Memristors are made of fine nanolayers and can be used to connect electric circuits. For several years now, the memristor has been considered to be the electronic equivalent of the synapse. Synapses are, so to speak, the bridges across which nerve cells (neurons) contact each other.
Andy is first to summarize which principles taken from nature need to be transferred to technological systems if such a neuromorphic (nerve like) computer is to function. Such principles are that memristors, just like synapses, have to ‘note’ earlier impulses, and that neurons react to an impulse only when it passes a certain threshold.
Both a memristor and a bit work with electrical impulses. However, a bit does not allow any fine adjustment – it can only work with ‘on’ and ‘off’. In contrast, a memristor can raise or lower its resistance continuously. ‘This is how memristors deliver a basis for the gradual learning and forgetting of an artificial brain,’ explains Thomas.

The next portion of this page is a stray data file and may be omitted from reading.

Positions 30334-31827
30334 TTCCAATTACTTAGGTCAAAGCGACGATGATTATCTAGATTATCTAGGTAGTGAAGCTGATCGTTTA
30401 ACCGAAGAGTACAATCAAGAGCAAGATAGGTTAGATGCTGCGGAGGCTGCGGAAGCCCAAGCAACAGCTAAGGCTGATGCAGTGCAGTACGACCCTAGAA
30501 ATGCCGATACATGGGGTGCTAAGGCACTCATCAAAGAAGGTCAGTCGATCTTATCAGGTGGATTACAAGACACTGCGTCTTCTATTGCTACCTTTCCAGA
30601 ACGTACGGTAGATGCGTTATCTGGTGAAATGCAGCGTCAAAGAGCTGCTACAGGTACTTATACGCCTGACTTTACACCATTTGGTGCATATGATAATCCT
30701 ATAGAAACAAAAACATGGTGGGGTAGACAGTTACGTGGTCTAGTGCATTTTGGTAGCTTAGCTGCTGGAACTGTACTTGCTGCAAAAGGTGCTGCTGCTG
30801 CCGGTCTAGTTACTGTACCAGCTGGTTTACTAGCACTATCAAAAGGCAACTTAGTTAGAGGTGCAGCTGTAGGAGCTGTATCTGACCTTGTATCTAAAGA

Hewlett Packard should being selling chips with billions to trillions of memristors that compete with flash memory in density and scale in 2014. Memristors seem able to create simple, scalable and efficient devices for mimicking trillions of neurons and synapses.